This was a great realisation for me. All precious things need to be nurtured and treated well - when I was drinking, nothing was really ever given the respect that it deserved.
I think that was because when your brain is such a muddle it is very difficult to sort through what matters and what doesn't. It is all just a big fog and our decision making abilities are marginal.
It wasn't until I stopped that things slowly started to fall into place, especially relationships and making sounder decisions. It wasn't a conscious process, it just started to happen due to perhaps my prospective being completely different.
I had no idea it was as bad as it was until I could look back on the "then" and "now". I still can't really remember the last two years in clarity up to when I stopped drinking in November. It's still foggy and I don't push it.
Many bloggers have said over and over that we need to treat our sobriety with respect (https://ainsobriety.wordpress.com). This is a difficult concept to embrace mentally - well it was for me. I didn't understand the concept of how to do that and it wasn't until about 7 months in that I "felt" what needed to happen.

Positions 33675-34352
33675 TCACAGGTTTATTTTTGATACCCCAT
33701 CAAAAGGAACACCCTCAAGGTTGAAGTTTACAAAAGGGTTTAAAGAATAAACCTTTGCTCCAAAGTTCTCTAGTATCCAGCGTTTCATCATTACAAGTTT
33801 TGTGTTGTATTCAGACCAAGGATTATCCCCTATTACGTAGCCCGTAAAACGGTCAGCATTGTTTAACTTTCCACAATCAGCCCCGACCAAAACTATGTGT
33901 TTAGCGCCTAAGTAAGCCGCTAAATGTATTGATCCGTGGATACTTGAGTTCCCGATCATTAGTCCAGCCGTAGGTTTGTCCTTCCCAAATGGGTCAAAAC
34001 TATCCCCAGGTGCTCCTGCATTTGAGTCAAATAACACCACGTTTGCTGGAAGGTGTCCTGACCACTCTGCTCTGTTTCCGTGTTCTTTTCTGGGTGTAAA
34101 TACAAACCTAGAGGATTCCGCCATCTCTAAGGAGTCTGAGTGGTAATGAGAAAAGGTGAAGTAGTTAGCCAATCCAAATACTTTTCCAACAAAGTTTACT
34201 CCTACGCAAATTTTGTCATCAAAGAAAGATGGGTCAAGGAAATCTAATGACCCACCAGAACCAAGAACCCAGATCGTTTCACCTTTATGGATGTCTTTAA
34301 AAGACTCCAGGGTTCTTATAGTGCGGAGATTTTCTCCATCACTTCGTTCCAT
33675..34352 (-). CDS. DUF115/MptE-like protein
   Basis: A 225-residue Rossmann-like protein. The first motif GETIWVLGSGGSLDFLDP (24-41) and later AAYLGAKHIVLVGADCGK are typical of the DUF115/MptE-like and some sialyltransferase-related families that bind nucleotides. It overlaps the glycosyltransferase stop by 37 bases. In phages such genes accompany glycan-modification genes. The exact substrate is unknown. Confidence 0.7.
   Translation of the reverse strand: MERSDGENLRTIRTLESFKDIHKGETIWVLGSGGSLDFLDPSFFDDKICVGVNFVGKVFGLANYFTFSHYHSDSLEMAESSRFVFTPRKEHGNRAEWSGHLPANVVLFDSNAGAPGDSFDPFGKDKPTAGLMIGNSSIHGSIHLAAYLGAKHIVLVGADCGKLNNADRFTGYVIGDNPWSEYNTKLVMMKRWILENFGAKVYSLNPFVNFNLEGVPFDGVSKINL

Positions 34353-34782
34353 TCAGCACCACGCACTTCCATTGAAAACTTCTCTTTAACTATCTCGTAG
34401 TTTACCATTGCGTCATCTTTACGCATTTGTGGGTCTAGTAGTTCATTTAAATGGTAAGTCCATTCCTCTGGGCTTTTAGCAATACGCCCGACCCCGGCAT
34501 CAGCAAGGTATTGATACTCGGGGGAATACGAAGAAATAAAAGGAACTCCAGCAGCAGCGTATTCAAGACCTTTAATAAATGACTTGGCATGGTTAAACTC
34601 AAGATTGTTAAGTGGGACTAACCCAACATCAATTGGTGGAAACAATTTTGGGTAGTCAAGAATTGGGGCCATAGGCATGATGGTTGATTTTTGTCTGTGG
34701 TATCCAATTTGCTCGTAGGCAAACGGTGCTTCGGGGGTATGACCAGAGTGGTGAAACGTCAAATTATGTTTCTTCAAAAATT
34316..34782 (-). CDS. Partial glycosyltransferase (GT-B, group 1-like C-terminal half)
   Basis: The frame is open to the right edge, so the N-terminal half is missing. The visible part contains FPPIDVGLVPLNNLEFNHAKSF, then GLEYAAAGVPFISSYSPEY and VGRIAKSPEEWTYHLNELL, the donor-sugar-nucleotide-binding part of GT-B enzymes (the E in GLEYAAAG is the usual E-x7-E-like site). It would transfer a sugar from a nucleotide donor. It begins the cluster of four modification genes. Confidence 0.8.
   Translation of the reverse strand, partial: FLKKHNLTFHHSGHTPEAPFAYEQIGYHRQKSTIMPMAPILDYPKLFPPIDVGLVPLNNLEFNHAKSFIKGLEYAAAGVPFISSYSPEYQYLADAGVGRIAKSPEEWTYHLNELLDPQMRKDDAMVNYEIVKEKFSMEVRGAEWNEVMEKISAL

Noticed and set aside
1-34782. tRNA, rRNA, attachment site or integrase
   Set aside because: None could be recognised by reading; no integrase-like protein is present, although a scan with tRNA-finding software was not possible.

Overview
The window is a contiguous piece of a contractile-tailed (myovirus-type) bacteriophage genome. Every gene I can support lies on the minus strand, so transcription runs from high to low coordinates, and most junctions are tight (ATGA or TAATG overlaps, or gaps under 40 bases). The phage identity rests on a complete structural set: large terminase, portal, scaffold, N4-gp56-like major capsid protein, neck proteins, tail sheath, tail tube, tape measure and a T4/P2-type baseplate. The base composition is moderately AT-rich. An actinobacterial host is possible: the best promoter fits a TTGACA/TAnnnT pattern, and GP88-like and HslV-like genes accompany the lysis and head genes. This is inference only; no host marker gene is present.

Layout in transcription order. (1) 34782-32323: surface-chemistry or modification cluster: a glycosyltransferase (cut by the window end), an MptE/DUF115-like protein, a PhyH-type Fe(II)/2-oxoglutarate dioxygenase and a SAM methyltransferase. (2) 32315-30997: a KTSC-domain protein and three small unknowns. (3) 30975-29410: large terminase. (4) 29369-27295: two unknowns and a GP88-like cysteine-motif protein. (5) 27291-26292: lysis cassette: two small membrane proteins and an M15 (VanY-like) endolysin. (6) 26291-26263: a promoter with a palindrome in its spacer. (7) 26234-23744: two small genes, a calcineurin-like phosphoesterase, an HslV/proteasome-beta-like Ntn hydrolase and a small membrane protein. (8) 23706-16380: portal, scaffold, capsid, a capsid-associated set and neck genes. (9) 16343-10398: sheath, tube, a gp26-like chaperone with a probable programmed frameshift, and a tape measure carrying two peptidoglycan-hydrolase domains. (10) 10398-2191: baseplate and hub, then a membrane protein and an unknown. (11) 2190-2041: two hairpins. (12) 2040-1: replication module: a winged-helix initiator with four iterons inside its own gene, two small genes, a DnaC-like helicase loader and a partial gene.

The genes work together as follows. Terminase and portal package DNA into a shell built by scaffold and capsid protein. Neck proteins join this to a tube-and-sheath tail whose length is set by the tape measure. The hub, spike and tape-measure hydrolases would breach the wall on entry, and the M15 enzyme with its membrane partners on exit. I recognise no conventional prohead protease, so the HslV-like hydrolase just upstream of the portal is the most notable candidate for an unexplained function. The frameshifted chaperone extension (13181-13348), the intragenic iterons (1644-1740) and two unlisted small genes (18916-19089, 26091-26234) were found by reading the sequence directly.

Like all relationships, the one between ourselves and our well-being (physical and mental health) requires work. Whether it be the gym, our diet or whatever we do have to stop ourselves being excessive in the wrong areas.
It is a natural progression I feel, that given the availability of alcohol and the message of how good it is for us as a stress reliever, our human condition will push the envelope. We will start to use it incorrectly more often than not.
There is no median. There is not "diet". There is not warnings: "if you don't excercise and eat too much you will become overweight" "if you start to feel depressed you need to see a Dr or a counsellor" With alcohol no body want to talk about it so it isn't until you have 7 DYI's and are on a park bench and then it's like "hey better get that person out of society - yuck... let's kick them into that weird program AA for all the losers who can't control themselves".
So it's up to us. We have to look after ourselves. We have to treat our sobriety with the respect and care it deserves. We have to stop thinking of them and us and we aren't part of a club anymore, and concentrate on how we are taking an incredible leap of faith into the future.
One day everyone will know this and we will look like the pioneers of physical and mental health.
Loads of love and respect to you all